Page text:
The Osprey Sojourn Porter 30L on a park bench

There are other versions of the Sojourn available too. The 30L is great for use as a smaller carry-on bag, and will happily cover a long weekend away, but if you’re after something that is larger, the 46L will happily do a week if you’re savvy about packing.

The other thing to mention here is the cost. The Sojourn starts at £160 RRP (at the time of writing), which is expensive for a 30L backpack, but ultimately is in line with what Osprey charge for their products. For that price though, you do get quite a lot of bag packed into 30L, and because it's good quality it should last a very, very long time. With regular use - especially on budget airlines where you'd otherwise be paying for hand-luggage - it's a good investment for a piece of useful gear.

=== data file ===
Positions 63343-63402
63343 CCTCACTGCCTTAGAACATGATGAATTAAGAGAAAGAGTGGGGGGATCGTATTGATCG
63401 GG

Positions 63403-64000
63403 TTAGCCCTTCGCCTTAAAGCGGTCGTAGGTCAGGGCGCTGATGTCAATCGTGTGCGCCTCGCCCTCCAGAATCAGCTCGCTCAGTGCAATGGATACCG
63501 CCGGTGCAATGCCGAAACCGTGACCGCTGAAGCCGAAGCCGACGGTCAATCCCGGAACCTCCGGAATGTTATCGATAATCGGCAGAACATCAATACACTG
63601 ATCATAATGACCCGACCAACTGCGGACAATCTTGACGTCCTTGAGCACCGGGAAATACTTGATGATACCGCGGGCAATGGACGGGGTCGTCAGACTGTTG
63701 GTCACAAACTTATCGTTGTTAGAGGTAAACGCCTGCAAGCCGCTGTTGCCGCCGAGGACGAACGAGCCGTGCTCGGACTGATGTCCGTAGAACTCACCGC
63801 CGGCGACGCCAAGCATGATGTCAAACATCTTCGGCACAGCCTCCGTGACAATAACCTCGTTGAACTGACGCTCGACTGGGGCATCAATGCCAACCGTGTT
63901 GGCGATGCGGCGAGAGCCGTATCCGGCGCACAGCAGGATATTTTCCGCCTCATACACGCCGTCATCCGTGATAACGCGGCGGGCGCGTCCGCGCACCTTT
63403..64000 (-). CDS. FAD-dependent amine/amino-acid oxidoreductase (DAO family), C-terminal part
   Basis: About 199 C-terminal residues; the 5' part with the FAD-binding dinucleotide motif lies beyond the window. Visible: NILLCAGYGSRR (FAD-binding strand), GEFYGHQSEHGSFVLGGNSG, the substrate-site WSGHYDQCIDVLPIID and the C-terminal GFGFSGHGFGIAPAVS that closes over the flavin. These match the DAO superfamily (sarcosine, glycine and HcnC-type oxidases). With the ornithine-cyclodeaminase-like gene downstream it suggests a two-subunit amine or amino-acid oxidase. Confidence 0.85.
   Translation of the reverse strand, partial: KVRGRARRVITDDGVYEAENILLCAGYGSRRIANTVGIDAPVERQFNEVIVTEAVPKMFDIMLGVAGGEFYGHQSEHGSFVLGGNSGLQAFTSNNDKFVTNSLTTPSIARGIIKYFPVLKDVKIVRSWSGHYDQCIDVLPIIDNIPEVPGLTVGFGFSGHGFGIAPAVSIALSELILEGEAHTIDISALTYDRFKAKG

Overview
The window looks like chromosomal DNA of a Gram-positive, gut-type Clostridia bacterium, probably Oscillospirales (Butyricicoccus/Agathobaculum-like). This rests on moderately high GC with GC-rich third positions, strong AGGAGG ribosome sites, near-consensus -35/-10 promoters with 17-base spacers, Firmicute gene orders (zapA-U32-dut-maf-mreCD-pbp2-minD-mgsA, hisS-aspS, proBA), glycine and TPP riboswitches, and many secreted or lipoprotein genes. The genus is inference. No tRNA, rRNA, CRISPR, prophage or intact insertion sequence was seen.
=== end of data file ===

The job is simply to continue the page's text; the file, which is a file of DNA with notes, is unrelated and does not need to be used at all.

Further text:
the grab-handle on the Osprey Sojourn Porter 30L

Osprey use Bluesign approved sustainable textiles in all of their bags, and their products last for years and years - making them naturally more sustainable than other packs. The Sojourn is also made from 100% recycled fabrics, and is free of PFCs/PFAS, which are chemicals that build up in waterways and pose damage to animal life. All in all, this bag gets a thumbs up for sustainability from us.


A great, sturdy bag for weekend travel which, due to the compression straps, fits into the free hand-luggage sizer on budget airlines. Drawbacks are that it’s expensive, and some will find it overly complicated, but overall it’s a solid choice for a smaller travel bag that’ll likely last for many years.

How we tested this backpack

Fliss Freeborn LFTO writer

Our tester for the Sojourn Porter 30L was Fliss Freeborn, a writer for LFTO. Fliss took the bag with her on a ski trip, giving it a thorough thrashing around airports, on buses, in taxis and also using it as the basic component of her floordrobe. She has also used it for a few UK city breaks and taken it for a nice espresso or two, as a treat for being such a good pack.

bag goes for a coffee